High Speed Imaging

Figure 1. The difference between tempered and plate glass breakage


 

Veryst Engineering uses high speed videos to record impact and high strain rate events.  Our high strain rate tests may last for 5 ms or less, and typical cameras cannot capture events at those time intervals.  Our test lab has cameras and lighting systems capable of recording video above 100,000 frames per second.

The video in Figure 2 shows a specimen during a high strain rate tensile test

The specimen simultaneously breaks at two points in the gage section, and the piece rotates in the plane of the specimen.  The broken portion appears to float in the video due to the short duration of the video. 

Figure 2. High speed video of a tensile test at 54,000 frames per second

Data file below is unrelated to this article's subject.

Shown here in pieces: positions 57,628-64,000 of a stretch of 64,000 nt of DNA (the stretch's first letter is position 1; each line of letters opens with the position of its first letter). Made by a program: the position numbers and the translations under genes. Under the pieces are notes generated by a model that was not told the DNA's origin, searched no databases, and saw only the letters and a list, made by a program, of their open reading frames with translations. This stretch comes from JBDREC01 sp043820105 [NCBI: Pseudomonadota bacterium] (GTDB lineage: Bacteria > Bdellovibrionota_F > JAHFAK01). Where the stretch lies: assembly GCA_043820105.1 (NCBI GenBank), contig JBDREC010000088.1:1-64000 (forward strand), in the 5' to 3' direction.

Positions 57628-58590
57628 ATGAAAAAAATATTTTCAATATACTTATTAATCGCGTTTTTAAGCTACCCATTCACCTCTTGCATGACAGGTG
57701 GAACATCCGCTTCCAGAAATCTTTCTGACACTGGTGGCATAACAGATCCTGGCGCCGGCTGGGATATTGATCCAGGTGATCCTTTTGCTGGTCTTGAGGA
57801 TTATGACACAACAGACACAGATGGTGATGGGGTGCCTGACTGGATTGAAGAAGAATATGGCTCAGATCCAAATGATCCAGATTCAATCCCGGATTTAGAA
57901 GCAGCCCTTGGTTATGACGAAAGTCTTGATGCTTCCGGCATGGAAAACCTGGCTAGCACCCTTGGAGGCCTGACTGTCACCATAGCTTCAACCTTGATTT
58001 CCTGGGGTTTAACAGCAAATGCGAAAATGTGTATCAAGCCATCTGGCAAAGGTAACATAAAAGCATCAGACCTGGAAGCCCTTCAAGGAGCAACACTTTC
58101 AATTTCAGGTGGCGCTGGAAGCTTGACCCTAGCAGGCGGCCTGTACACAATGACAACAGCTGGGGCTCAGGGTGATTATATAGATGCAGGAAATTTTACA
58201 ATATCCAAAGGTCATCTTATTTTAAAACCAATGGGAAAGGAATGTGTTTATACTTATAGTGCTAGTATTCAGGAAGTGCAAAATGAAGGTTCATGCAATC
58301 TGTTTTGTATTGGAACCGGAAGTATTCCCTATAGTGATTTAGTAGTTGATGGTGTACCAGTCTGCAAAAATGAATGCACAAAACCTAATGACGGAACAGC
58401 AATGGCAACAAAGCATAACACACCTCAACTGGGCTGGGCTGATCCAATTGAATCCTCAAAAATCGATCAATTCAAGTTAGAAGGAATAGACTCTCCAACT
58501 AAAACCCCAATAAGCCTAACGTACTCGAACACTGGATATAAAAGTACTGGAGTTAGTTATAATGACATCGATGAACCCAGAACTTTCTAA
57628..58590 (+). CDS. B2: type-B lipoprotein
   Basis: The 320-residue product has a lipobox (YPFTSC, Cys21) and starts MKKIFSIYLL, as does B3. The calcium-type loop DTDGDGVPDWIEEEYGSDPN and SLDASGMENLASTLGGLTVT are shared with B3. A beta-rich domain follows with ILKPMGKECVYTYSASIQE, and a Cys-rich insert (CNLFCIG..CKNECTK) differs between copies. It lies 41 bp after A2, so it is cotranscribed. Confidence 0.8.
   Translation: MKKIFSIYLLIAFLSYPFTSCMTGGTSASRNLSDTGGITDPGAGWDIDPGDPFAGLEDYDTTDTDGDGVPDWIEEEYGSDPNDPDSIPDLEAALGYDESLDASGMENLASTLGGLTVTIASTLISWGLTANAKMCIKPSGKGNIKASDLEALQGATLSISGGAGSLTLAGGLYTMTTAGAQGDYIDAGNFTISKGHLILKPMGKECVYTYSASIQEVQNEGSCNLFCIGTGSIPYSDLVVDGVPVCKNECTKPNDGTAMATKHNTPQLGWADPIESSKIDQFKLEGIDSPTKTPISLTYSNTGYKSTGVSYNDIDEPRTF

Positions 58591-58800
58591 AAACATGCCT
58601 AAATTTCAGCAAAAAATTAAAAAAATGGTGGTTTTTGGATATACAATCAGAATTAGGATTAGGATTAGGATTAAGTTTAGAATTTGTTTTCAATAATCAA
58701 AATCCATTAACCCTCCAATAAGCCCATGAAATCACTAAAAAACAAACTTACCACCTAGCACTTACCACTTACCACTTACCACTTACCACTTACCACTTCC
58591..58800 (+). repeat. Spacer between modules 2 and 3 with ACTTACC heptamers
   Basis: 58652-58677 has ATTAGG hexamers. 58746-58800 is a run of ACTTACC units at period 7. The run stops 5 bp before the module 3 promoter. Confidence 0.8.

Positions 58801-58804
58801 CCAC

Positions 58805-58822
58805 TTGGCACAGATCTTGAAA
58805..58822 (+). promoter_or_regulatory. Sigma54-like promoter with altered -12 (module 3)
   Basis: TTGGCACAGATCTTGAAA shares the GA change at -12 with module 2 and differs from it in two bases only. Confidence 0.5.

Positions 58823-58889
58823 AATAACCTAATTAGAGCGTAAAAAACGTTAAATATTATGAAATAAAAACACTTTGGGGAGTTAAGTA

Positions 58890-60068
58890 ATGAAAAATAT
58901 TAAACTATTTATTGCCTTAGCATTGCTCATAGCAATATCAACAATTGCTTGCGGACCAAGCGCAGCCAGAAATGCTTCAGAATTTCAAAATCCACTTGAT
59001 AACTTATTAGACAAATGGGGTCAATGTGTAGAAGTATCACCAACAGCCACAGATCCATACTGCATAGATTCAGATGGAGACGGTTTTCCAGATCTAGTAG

Two additional high speed videos are shown below.  The video in Figure 3 shows an impact double cantilever bending (DCB) test to measure the high strain rate failure of an adhesive.  We measure the mode I toughness with the DCB test, and measure the mode II toughness with the end-notched flexure test.  See an example of calibrating a cohesive zone model for an adhesive.

Figure 3. Impact DCB test for calibrating rate-dependent Cohesive Zone Models (CZMs)


The video in Figure 4 shows a ball impact test on a polymer foam sample.

Figure 4. A ball impact test on a polymer foam sample for material model validation and calibration

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